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Rapid response to:


Recommended physical activity and all cause and cause specific mortality in US adults: prospective cohort study

BMJ 2020; 370 doi: (Published 01 July 2020) Cite this as: BMJ 2020;370:m2031

Rapid Response:

Exercise is good for you. So is NICE guideline 157 if you wear out your knees keeping fit.

Dear Editor

Good news for the government and the public: exercise really is good for us: data from half a million Americans reports the impact of strength and conditioning exercise: a 40% reduction in the risk of death from cardiac, respiratory or malignant causes[1]. This observational dataset is both statistically and clinically important, suggesting that for close to zero healthcare spending, a substantial societal health gain can be made.

In more good news, NICE guideline 157 published last month may have a similar impact for those whose knees are worn out by their exercise regime[2]. NICE recommends that all eligible patients be offered the choice of partial or unicompartmental knee replacement (UKR), which also offers a 40% reduction in the risk of dying at 10 years (14% mortality following UKR vs 23% following total knee replacement (TKR) according to the Australian National Joint Registry)[3]. The National Joint Registry of England and Wales last published this statistic back in 2012 (8% mortality following UKR vs 18% following TKR at 7 years postop). While UKR isn’t ‘no cost’, last year a large RCT confirmed it to be cheaper and more effective than TKR[4]. It is also now performed routinely in a day case setting[5].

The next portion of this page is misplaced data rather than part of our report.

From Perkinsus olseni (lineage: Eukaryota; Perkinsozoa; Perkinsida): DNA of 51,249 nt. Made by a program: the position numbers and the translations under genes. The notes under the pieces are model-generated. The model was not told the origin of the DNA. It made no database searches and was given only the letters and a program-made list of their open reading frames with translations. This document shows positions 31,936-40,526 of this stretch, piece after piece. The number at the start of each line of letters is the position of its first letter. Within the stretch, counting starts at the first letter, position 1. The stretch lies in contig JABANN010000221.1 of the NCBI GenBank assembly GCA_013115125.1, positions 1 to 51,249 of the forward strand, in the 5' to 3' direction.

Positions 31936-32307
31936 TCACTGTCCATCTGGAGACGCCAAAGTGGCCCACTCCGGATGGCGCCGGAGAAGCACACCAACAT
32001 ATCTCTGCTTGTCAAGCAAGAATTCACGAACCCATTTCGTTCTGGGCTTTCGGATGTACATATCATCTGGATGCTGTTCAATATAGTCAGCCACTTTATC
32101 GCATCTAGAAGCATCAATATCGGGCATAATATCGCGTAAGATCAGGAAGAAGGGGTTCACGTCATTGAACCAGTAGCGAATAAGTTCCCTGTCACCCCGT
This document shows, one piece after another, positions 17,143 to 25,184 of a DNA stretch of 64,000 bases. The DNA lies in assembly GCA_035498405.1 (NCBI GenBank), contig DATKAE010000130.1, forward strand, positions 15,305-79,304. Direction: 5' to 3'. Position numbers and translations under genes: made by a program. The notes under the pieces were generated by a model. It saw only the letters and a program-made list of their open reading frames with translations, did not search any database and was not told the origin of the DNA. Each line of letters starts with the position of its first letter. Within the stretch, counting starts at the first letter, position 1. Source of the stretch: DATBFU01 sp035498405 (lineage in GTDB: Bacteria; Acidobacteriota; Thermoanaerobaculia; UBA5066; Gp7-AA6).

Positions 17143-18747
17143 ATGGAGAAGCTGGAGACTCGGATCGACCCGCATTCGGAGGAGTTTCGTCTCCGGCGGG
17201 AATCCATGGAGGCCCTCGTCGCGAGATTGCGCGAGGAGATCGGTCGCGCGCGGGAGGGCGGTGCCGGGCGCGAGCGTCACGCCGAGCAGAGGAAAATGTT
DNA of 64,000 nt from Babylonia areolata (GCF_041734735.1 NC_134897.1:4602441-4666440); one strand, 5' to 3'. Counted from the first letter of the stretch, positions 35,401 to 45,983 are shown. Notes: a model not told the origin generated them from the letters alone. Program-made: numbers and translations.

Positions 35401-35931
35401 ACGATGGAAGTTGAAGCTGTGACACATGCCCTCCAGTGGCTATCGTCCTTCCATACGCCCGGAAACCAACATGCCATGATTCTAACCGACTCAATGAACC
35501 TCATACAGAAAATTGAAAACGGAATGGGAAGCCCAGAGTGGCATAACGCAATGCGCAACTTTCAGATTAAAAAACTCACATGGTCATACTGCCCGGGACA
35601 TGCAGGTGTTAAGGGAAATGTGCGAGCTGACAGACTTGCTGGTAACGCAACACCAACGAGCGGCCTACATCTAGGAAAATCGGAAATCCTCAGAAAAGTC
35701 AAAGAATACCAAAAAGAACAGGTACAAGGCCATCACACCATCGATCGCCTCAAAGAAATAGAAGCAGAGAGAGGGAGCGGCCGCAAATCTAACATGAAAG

So if lockdown exercise keeps us healthy but wears our knees away, a small safe and effective intervention is available. About half of the 100,000 knee replacements could be done this way[6], saving thousands of lives and perhaps £50m a year.

1. Zhao, M., et al., Recommended physical activity and all cause and cause specific mortality in US adults: prospective cohort study. BMJ, 2020. 370: p. m2031.
2. Joint replacement (primary): hip, knee and shoulder NICE guideline [NG157]. 2020.
3. AOANJRR, Mortality following Hip and Knee Arthroplasty. 2018: Adelaide 2018. p. 8-9.
4. Beard, D.J., et al., The clinical and cost-effectiveness of total versus partial knee replacement in patients with medial compartment osteoarthritis (TOPKAT): 5-year outcomes of a randomised controlled trial. Lancet, 2019.
5. Kort, N.P., Y.F. Bemelmans, and M.G. Schotanus, Outpatient surgery for unicompartmental knee arthroplasty is effective and safe. Knee Surg Sports Traumatol Arthrosc, 2015.
6. Willis-Owen, C.A., et al., Unicondylar knee arthroplasty in the UK National Health Service: An analysis of candidacy, outcome and cost efficacy. Knee, 2009.

Competing interests: No competing interests

06 July 2020
Justin P Cobb
Professor of Orthopaedic Surgery
Imperial College
Sir Michael Uren Biomedical Engineering Research Hub, White City Campus, 80-92 Wood Lane London W12 0BZ